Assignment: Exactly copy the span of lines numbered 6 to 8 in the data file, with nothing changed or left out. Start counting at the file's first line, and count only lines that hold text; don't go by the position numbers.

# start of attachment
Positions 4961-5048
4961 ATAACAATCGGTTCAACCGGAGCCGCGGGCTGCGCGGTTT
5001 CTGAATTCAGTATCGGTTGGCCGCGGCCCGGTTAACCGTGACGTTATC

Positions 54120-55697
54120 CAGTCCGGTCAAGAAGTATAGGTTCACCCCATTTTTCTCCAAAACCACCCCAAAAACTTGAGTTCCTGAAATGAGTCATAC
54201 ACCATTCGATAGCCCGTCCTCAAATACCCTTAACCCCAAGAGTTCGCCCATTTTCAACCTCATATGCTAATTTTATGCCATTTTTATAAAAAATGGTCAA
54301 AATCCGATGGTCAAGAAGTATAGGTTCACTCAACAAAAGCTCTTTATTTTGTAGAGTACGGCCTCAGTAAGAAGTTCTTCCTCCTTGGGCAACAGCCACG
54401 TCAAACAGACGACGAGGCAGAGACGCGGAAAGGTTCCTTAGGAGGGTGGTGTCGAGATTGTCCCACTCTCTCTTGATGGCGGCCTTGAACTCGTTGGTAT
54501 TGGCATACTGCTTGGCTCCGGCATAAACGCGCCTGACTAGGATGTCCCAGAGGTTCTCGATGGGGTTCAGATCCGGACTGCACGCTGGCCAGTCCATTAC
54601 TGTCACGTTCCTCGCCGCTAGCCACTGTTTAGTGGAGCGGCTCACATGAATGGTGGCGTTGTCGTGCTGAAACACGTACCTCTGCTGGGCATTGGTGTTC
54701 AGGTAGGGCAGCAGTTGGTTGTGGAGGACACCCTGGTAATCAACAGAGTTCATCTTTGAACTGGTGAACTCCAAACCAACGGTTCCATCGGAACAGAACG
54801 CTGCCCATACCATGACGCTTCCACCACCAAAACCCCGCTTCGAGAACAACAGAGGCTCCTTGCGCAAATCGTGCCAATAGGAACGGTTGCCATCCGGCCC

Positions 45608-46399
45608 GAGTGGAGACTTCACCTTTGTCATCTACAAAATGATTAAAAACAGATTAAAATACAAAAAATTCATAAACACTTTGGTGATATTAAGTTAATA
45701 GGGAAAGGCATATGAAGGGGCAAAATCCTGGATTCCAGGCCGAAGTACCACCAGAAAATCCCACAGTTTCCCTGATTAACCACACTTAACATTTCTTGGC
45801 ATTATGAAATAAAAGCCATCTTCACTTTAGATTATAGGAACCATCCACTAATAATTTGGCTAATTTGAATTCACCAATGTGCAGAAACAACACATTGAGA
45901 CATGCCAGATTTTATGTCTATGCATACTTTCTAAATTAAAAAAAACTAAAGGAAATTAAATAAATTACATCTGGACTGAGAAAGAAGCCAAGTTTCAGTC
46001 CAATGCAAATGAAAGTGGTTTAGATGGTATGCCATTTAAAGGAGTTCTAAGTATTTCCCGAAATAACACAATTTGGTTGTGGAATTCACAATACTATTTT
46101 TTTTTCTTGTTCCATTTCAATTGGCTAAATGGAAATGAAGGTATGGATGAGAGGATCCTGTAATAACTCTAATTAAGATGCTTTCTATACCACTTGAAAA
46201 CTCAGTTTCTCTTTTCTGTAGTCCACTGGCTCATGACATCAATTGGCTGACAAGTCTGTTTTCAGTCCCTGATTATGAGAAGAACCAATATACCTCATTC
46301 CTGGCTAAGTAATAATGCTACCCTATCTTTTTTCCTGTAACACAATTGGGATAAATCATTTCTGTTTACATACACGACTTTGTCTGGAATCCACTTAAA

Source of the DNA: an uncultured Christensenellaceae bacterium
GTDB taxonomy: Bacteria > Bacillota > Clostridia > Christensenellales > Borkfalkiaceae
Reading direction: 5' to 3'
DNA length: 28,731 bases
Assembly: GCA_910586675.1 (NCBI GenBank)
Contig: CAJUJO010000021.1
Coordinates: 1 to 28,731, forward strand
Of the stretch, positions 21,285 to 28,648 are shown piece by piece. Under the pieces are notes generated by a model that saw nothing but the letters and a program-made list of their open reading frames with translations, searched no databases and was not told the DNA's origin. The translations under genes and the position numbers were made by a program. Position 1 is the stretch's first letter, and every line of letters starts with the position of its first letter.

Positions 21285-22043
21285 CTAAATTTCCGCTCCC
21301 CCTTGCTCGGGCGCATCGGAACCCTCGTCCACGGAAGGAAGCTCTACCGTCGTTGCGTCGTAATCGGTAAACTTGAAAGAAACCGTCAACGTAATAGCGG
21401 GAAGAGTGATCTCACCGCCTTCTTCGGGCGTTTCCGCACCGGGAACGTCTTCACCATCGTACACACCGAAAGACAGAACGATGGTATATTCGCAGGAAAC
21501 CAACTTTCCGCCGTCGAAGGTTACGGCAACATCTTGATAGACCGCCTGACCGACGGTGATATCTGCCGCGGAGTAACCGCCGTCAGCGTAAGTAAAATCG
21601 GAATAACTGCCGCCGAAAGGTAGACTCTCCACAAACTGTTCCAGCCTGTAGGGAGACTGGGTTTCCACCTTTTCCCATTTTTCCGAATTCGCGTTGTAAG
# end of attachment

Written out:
54201 ACCATTCGATAGCCCGTCCTCAAATACCCTTAACCCCAAGAGTTCGCCCATTTTCAACCTCATATGCTAATTTTATGCCATTTTTATAAAAAATGGTCAA
54301 AATCCGATGGTCAAGAAGTATAGGTTCACTCAACAAAAGCTCTTTATTTTGTAGAGTACGGCCTCAGTAAGAAGTTCTTCCTCCTTGGGCAACAGCCACG
54401 TCAAACAGACGACGAGGCAGAGACGCGGAAAGGTTCCTTAGGAGGGTGGTGTCGAGATTGTCCCACTCTCTCTTGATGGCGGCCTTGAACTCGTTGGTAT